Ever the eager beaver, I want to know more about the ingredients in skincare products from the East.  “In Asia, horse oil is very popular. It has a lot of vitamin E. I’ve seen seahorse as an ingredient. Korean products are known for ingredients like snails and those are good, but now you see a lot of plant-based ingredients. I’m more focused on that. I make sure there are no harsh ingredients in it.” Harsh chemicals are a no-no for me too. They can mess with the skin’s natural barrier, causing inflammation, breakouts, dryness and rashes. I steer clear of products with benzoyl peroxide, which make my skin dry and itchy.

Korean skincare is infamously known for its 10-step routines, which Jin doesn’t abide by. “It’s about making sure you clean, nourish and protect your skin. You don’t need to use 10 products. It’s about finding the right skincare routine that you can use within a short time and keep it simple.” That’s exactly what Tonic15 does with its 15-minute fixes. “Everyone’s busy. No matter how busy we are, we should have those 15 minutes of taking caring of ourselves.”

With autumn on the way bringing with it dry and cold air, it’s time for a skincare overhaul, but not all at once. Jin says it’s important to build a relationship with each product to see how it reacts. She gives me some more tips “You shouldn’t exfoliate seven days a week, but it’s good twice or three times a week to make sure you don’t have dead skin cells piling up.” She says, “It’s good to moisturise and mix a little bit of oil for a good hydration level. During the changing season, you need to use products that are thicker in texture.”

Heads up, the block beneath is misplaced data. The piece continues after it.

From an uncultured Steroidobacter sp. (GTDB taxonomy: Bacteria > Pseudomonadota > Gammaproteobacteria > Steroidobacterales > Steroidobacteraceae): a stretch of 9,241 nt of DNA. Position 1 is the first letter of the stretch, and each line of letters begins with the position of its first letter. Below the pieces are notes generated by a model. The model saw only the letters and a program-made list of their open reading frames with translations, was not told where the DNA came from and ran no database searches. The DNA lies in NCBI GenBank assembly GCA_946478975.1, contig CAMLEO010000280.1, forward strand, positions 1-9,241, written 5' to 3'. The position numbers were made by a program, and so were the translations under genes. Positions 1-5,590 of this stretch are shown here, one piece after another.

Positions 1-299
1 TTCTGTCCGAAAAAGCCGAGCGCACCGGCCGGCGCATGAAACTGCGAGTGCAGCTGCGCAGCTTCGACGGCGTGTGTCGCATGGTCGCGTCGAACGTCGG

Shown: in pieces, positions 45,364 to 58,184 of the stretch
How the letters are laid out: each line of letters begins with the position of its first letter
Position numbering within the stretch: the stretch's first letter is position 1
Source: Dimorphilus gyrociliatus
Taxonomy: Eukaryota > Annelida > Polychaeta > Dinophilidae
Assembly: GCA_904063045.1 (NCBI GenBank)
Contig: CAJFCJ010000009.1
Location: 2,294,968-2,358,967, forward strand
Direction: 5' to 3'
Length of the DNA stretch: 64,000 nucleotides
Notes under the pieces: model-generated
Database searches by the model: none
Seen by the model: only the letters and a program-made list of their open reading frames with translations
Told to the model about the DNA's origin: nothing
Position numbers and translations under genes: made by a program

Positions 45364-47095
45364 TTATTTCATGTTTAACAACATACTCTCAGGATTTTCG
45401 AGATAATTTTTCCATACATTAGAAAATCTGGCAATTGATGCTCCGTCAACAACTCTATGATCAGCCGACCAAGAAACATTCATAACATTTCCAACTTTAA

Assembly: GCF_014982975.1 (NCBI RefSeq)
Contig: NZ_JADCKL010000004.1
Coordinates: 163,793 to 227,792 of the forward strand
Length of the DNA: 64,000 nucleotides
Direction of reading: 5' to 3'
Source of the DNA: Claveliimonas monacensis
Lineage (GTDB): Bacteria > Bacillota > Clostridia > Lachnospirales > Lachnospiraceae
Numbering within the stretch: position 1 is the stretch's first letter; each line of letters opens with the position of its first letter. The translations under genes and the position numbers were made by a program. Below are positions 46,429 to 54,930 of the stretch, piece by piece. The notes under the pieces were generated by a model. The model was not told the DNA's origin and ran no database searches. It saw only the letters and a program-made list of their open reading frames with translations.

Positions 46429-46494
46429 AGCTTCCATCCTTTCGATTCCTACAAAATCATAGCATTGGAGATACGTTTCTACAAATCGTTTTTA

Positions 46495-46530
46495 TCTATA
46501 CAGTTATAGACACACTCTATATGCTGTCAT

With enviable skin, I’m dying to know about Jin’s routine. “If I have make up on, I’ll use an oil cleanser and then I’ll use a foam cleanser and toner,” she explains. “It depends on how lazy I am, but I’ll use a sheet mask and moisturiser, or Essence and cream moisturiser. Twice a week I exfoliate. When my skin feels dull, it’s a bit of a psychological thing, I’ll use a sugar polish or mandelic acid.”

If you feel like jumping on the Korean beauty bandwagon, here’s a rundown of Jin’s favourite products.  “Black sugar polish from Klairs.When you use it, it’s such a treat. It exfoliates really well. You feel the difference. It has the oil in it as well as shea butter. After you exfoliate, it keeps your skin moisturised and balanced.” Toner? “The mandelic toner is milder than your typical AHA or BHA toners. It works for sensitive skin.” Serum? “Huxley has such good quality prickly pear seed oil. It’s not sticky but has a velvety texture.” What if you’re looking for a quick fix? “We have the Huxley sheet mask.” What’s the last step? “Mist with oil is important. Essence with lotus leaf extract by the Lotus is lovely with a lovely scent.”

Jin sends me away with my first taste of East Asian beauty. It’s a mini pamper kit including a scrub, a selection of masks, as well as a chemical exfoliator (to slough off those dead skin cells and clean out my pores). It’s too early to see the effects, as you should really commit to a product for at least 28 days (it takes roughly that amount of time for your skin to regenerate), but the difference in quality is obvious. I’ve completely fallen in love with sheet masks and I’m eagerly awaiting my next batch of Korean skincare products.

Ladies and gentlemen, I’m officially a K-Beauty convert.